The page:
Area for all other political discussion
  •  
  •  
  •  
  •  
 
By youngian
Membership Days Posts
#494159
I am warming to the idea of an English assembly and I think it would capture the public imagination to bring people together. Not as knee-jerk nationalism but attracting people who just think it works for Wales and Scotland so why not us.

I'm not proposing an English parliament that would duplicate Westminster but one that has a regional veto system in order to counterbalance centuries of centralising tradition in England. A bit like the EU Council of ministers for the regions (best to only mention that after the English think its a great idea). It could be built somewhere off the HS2 in the West Midlands so it under an hour from London and half that from Northern cities. Many civil service functions and quangos could be moved out of London to save money and maybe even cut the bill of parliament's repairs.

The assembly could be a Foster type design which is open and welcoming within a purpose built town with a mixed economy which would be massive construction project providing all sorts of jobs and training for young and older people in the Midlands and the North.
 
By Andy McDandy
Membership Days Posts
#494243
Interesting idea, although what I suspect the likes of Philip Davies mean by an English assembly is the HoC as is, but the nationalist parties are forced to attend (but not vote or speak) and everyone tells them to suck it up, the Celtic weirdoes.
By mr angry manchester
Membership Days Posts
#494246
Don't you think it would be seen as yet another tier of administration with no real power?
 
By Andy McDandy
Membership Days Posts
#494264
It was when Prescott mooted regional assemblies which would have had actual power. But hey, that was John Prescott.

In fairness, there are talking shop levels of government, in particular at district council levels. Actual power to get things done is at county/unitary level. However the government since 2010 has been adamant that the genuine efficiencies and savings that could be made by dissolving this level were verboten, mainly because they didn't want a load of ex-councillors moaning all over the local press.
By mr angry manchester
Membership Days Posts
#494275
I was actually against Prescott's regional assembly idea because in the North West it would just have been the Richard Leese* and Pat Karney* show, run on behalf of Peel Holdings**

*two pain in the arse Manchester councillors who are never out of the Evening News

** greedy property firm who seem to want to take over, and build on, as much of Greater Manchester as possible
 
By youngian
Membership Days Posts
#494279
Andy McDandy wrote:Interesting idea, although what I suspect the likes of Philip Davies mean by an English assembly is the HoC as is, but the nationalist parties are forced to attend (but not vote or speak) and everyone tells them to suck it up, the Celtic weirdoes.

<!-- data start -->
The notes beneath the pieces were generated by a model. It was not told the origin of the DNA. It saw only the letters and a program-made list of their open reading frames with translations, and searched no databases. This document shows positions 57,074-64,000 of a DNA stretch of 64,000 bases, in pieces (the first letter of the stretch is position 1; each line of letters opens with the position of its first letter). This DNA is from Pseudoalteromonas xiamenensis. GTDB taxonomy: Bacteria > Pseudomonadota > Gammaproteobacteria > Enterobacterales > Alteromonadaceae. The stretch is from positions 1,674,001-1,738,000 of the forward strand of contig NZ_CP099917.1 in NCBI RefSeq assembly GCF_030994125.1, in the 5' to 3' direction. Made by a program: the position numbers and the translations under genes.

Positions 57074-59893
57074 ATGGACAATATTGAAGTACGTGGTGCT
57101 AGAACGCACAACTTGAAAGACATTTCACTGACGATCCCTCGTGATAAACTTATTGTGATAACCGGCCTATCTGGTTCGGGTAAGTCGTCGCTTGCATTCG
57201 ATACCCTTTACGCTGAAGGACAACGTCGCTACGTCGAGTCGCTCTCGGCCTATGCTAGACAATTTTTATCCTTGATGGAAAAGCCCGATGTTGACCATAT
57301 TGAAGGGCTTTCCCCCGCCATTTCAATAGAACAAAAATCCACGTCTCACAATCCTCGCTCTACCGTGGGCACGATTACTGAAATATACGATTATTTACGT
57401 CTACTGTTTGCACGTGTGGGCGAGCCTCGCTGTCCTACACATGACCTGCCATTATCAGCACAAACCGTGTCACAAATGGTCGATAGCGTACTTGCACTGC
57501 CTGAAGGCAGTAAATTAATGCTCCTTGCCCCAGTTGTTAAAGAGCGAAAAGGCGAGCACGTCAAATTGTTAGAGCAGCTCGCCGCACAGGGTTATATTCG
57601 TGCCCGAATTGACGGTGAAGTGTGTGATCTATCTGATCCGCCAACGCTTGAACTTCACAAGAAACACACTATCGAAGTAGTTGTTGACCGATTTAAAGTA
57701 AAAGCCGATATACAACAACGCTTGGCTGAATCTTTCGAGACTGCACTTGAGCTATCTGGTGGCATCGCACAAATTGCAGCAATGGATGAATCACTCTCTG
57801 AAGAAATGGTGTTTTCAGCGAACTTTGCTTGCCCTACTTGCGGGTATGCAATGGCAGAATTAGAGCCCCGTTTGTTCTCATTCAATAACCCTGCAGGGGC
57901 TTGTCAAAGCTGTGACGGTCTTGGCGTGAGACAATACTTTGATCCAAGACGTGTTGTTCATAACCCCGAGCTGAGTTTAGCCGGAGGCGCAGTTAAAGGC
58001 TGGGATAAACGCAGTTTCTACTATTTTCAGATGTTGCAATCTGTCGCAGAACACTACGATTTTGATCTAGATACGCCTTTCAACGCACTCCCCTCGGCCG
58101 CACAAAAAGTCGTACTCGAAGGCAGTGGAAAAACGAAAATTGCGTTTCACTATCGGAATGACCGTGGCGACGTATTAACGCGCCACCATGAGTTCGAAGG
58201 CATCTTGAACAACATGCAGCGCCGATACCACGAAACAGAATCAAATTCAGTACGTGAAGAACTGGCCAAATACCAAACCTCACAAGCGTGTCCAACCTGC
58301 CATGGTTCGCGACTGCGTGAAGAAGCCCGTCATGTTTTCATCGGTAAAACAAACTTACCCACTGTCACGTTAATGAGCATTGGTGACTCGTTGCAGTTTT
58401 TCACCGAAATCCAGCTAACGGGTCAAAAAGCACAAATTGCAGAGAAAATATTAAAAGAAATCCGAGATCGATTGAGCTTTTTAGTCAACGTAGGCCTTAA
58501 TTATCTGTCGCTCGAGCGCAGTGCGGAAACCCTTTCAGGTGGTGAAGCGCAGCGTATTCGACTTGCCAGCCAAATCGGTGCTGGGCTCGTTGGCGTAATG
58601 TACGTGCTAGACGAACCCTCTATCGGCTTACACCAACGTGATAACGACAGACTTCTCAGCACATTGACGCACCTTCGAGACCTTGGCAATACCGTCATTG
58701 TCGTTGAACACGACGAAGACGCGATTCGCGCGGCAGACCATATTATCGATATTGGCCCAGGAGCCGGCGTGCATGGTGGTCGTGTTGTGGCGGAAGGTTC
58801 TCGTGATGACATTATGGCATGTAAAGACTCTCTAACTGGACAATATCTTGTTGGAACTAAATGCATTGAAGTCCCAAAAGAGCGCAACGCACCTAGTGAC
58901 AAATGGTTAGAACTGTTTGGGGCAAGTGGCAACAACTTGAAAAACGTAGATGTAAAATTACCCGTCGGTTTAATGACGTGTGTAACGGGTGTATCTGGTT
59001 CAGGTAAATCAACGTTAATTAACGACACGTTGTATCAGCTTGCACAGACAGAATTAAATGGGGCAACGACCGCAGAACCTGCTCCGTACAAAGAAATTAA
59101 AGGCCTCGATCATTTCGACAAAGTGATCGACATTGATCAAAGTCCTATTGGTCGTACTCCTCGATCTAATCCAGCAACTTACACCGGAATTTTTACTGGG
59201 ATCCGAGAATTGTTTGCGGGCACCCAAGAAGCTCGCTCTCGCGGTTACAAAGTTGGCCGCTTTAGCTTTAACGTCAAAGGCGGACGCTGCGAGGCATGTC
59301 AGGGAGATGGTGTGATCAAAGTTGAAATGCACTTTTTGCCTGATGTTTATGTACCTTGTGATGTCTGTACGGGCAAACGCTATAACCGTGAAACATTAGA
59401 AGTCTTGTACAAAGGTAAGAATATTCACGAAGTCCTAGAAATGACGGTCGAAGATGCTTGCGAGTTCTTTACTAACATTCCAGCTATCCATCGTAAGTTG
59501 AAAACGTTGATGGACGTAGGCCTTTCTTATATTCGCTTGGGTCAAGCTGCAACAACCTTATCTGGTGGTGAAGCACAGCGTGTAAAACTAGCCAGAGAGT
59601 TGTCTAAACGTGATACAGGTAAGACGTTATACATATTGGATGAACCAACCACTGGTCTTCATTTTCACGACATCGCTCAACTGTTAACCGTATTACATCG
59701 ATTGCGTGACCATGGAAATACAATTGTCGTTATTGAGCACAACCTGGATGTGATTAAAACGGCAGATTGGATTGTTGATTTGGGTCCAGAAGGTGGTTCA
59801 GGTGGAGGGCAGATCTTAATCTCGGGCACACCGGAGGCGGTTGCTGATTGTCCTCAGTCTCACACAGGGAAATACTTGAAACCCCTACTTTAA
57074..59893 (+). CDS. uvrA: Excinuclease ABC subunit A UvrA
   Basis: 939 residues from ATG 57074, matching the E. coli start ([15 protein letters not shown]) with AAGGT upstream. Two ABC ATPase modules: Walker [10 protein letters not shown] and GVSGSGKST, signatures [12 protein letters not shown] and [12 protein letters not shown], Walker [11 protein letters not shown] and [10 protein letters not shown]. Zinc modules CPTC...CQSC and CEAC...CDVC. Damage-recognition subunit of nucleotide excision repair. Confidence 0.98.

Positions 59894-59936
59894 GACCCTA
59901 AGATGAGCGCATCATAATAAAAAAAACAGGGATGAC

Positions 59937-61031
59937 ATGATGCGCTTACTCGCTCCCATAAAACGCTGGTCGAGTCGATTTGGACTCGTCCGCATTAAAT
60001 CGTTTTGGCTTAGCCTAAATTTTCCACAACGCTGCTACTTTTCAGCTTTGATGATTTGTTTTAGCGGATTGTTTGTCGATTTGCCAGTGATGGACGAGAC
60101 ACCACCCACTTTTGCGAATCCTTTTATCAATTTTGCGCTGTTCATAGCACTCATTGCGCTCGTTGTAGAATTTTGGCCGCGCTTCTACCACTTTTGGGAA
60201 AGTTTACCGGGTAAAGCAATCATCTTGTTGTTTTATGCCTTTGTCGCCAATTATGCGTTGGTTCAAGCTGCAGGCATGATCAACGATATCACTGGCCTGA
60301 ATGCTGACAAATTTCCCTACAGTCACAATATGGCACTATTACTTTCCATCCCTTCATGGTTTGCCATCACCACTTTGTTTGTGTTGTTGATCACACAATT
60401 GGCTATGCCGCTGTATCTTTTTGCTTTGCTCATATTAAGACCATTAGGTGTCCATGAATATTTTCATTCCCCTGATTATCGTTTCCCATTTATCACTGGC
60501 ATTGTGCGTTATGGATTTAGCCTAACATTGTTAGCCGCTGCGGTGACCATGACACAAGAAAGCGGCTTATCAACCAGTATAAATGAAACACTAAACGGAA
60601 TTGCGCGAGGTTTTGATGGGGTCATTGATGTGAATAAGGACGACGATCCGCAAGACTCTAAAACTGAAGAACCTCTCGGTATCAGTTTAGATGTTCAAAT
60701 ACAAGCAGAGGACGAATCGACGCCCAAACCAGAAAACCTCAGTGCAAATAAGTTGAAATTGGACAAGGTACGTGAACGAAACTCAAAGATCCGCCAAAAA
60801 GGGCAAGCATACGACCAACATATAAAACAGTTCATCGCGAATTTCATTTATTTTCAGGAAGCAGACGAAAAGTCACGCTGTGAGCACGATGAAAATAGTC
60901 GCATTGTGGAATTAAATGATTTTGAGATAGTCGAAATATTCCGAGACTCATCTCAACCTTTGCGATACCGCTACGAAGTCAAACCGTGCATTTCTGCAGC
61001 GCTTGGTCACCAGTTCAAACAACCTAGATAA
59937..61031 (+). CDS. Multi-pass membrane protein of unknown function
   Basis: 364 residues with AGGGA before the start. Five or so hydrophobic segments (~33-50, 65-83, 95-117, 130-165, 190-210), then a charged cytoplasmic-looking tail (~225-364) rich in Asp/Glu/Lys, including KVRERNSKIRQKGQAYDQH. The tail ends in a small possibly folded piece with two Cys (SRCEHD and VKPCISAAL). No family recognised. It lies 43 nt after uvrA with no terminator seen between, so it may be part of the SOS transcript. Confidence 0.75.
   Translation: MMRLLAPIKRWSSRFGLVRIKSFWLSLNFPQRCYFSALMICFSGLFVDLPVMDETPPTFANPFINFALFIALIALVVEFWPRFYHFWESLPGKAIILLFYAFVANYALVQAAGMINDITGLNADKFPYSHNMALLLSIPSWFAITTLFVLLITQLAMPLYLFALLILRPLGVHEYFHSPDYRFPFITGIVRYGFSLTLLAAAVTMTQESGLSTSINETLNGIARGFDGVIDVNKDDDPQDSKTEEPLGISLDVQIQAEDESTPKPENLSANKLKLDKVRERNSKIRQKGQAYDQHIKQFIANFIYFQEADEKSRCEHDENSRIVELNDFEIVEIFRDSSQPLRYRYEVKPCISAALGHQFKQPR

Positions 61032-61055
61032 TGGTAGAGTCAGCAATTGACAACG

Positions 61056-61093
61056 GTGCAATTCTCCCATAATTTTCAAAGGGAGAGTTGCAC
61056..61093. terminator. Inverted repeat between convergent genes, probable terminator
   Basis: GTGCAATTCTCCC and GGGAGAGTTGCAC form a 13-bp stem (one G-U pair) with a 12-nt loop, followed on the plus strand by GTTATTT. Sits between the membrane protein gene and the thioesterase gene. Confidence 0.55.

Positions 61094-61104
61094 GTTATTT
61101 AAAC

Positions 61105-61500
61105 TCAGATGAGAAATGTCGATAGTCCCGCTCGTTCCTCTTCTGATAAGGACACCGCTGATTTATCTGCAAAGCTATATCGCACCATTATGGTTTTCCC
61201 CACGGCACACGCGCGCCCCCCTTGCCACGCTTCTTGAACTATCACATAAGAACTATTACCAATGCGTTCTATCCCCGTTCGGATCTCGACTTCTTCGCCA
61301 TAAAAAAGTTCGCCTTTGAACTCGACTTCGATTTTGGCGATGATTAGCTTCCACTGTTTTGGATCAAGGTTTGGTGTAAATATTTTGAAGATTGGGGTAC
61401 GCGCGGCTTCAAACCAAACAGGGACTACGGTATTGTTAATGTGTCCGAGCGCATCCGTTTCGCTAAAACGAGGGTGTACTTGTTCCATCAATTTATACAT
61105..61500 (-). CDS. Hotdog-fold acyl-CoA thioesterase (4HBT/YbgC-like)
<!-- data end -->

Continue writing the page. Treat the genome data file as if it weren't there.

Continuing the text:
A good reason to support it as it would isolate Tories like him. Although wasn't his dad an English Democrat nutter?
mr angry manchester wrote:Don't you think it would be seen as yet another tier of administration with no real power?
No more than the Welsh assembly. It could take the powers granted to English QUANGOs by Westminster which include unelected regional bodies.
mr angry manchester wrote:I was actually against Prescott's regional assembly idea because in the North West it would just have been the Richard Leese* and Pat Karney* show, run on behalf of Peel Holdings**
*two pain in the arse Manchester councillors who are never out of the Evening News
** greedy property firm who seem to want to take over, and build on, as much of Greater Manchester as possible
It would attract a better calibre than the embedded hacks in local government who receive little scrutiny. Ken Livingstone made an interesting point that it was only him and Boris that have had a good training ground for national politics in England. German national politicians have served as regional first ministers for example.
 
By Andy McDandy
Membership Days Posts
#494284
As pointed out on his own thread, Davies is a troll. For all the legislation he says he wants to see introduced, he's done sod all to get anything done. I imagine he'd back an English assembly on the basis that it wasn't so much about giving English people a voice as denying Scottish, Welsh and Northern Irish people one.
 
By Bones McCoy
Membership Days Posts
#494306
Andy McDandy wrote:Interesting idea, although what I suspect the likes of Philip Davies mean by an English assembly is the HoC as is, but the nationalist parties are forced to attend (but not vote or speak) and everyone tells them to suck it up, the Celtic weirdoes.
You're describing the improved form of EVEL - once they've got over a few teething problems.
 
By Bones McCoy
Membership Days Posts
#494308
mr angry manchester wrote:Don't you think it would be seen as yet another tier of administration with no real power?